Wellness consultant Allie Henderson says to avoid fads, stick to the basics, and make a plan.
OREGON, USA — 2023 has arrived and many use the start of a new year to kick off a healthier lifestyle. Making a pledge to exercise more, eat healthier, and lose weight are your top three New Year’s resolutions, but how do we get there and make it sustainable?
Wellness Consultant Allie Henderson walks us through a few steps to getting started and achieving your health and fitness goals.
“Some of us go out and look for these bad diets or crazy workout plans; looking for something new,” Henderson said.
“And it’s nothing new, it’s been the same for years.”
Every January, we see people flocking to the gym, grabbing onto the latest trends, but Henderson says start simple with the basics: healthy foods and exercise.
Here are her tips for getting started and where to focus:
- Take an inventory of your lifestyle: where are you in terms of healthy eating and exercise? What do you need to work on more?
“We know if we haven’t exercised at all, we know if we’re eating a little too much processed food, maybe eating too much out and things like that and so don’t worry too much about what everyone else around you is doing,” Henderson said.
“Find those areas and then you can look a little more specific.”
- Focus on nutrient-dense foods and beverages, limit those higher in added sugar, saturated fat and sodium, and stay within calorie limits, according to the USDA”Dietary guidelines for Americans.”
Adult females need 1,600 to 2,400 calories per day and adult males need 2,000 to 3,000 calories per day.
“The first thing is to abandon the diet. I know it sounds a little counterintuitive, but we just want to choose a healthy, sustainable way to eat for the rest of our lives and then find an eating pattern that works for you,” Henderson said.
- Include a variety of foods in your diet and keep portion sizes in mind. Complex carbohydrates: Whole grains rich in fiber. Fruits and vegetables. Lean sources of protein and vegetable fats, such as nuts and avocados.
- Limit foods and beverages higher in added sugar, saturated fat and sodium, and limit alcoholic beverages.
- Pay attention to your eating habits and take time to enjoy your meal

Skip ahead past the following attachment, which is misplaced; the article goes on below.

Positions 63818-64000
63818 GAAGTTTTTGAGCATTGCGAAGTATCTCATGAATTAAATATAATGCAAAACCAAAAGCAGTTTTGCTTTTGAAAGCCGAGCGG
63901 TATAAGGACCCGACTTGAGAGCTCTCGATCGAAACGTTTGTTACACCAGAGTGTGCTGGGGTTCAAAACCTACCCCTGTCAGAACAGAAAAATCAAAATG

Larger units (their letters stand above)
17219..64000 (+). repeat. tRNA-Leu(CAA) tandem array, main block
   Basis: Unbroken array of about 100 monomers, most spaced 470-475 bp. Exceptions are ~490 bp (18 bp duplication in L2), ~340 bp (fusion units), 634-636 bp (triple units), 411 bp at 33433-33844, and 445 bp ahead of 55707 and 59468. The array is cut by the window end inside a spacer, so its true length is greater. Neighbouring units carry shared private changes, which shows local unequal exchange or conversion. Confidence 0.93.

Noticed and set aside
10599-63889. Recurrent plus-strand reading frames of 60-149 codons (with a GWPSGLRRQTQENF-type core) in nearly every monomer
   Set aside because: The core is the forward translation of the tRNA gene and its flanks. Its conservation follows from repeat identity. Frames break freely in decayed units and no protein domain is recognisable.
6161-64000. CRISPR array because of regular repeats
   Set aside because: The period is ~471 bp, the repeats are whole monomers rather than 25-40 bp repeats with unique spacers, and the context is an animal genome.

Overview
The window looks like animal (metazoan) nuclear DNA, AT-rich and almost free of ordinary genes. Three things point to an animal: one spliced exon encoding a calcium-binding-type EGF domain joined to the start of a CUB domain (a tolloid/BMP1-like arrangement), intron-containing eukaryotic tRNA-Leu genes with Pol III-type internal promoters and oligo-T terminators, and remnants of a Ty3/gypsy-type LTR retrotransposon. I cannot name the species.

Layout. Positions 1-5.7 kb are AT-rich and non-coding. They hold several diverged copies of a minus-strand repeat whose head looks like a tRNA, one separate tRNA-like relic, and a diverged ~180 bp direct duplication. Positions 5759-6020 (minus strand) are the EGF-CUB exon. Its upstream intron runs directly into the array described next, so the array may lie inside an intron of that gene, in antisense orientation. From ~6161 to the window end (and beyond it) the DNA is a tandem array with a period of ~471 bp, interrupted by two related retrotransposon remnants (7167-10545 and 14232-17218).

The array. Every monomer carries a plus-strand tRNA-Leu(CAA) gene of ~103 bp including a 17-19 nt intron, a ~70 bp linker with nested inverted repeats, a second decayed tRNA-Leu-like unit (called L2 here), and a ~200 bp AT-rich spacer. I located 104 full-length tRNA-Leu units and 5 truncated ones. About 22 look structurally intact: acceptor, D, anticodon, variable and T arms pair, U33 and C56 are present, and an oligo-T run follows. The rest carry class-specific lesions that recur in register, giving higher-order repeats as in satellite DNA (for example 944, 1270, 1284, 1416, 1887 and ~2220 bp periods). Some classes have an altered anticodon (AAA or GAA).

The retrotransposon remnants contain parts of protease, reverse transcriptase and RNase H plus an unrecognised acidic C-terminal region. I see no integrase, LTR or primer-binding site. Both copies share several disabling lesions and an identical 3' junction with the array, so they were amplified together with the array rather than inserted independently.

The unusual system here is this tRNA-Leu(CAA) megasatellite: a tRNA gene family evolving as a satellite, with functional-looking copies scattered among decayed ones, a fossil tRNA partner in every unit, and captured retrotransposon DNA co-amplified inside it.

“This means that when you eat you remove all distractions and really focus on tasting the food, putting your fork down, chew each bite thoroughly and swallow before taking the next biteHenderson said.
“Listening to your body to tell you when it’s really hungry and when it’s full. These are just very simple things that are often forgotten but can do a lot for our health.”
- When it comes to exercise, remember that it’s about getting your body moving.
Each week, adults need 150 minutes (2.5 hours) of physical activity per week. It’s 30 minutes a day, five days a week, According to the Centers for Disease Control and Prevention.
That physical activity looks different for every individual. You can spread that activity out over the week and break it into smaller chunks each day.
“Find an activity you enjoy. Exercise doesn’t have to be going to the gym or just going out for a run. You know it can seem like things like going out and dancing, setting up obstacle courses with your kids and playing with them—anything that will get your heart rate up counts as exercise,” Henderson said.
“And then find an activity you enjoy and then remember that it doesn’t necessarily have to be all at once.”
- To help you meet your exercise commitment, make a plan and find ways to stay accountable.
“Look at your week and find that you know these are the days and times I can practice. Put it in your calendar and figure out what activity you’re going to be doing,” Henderson said.
“And coming back to the accountability, find someone who can join you and ask them, because then you’ll be much more likely to actually do it.”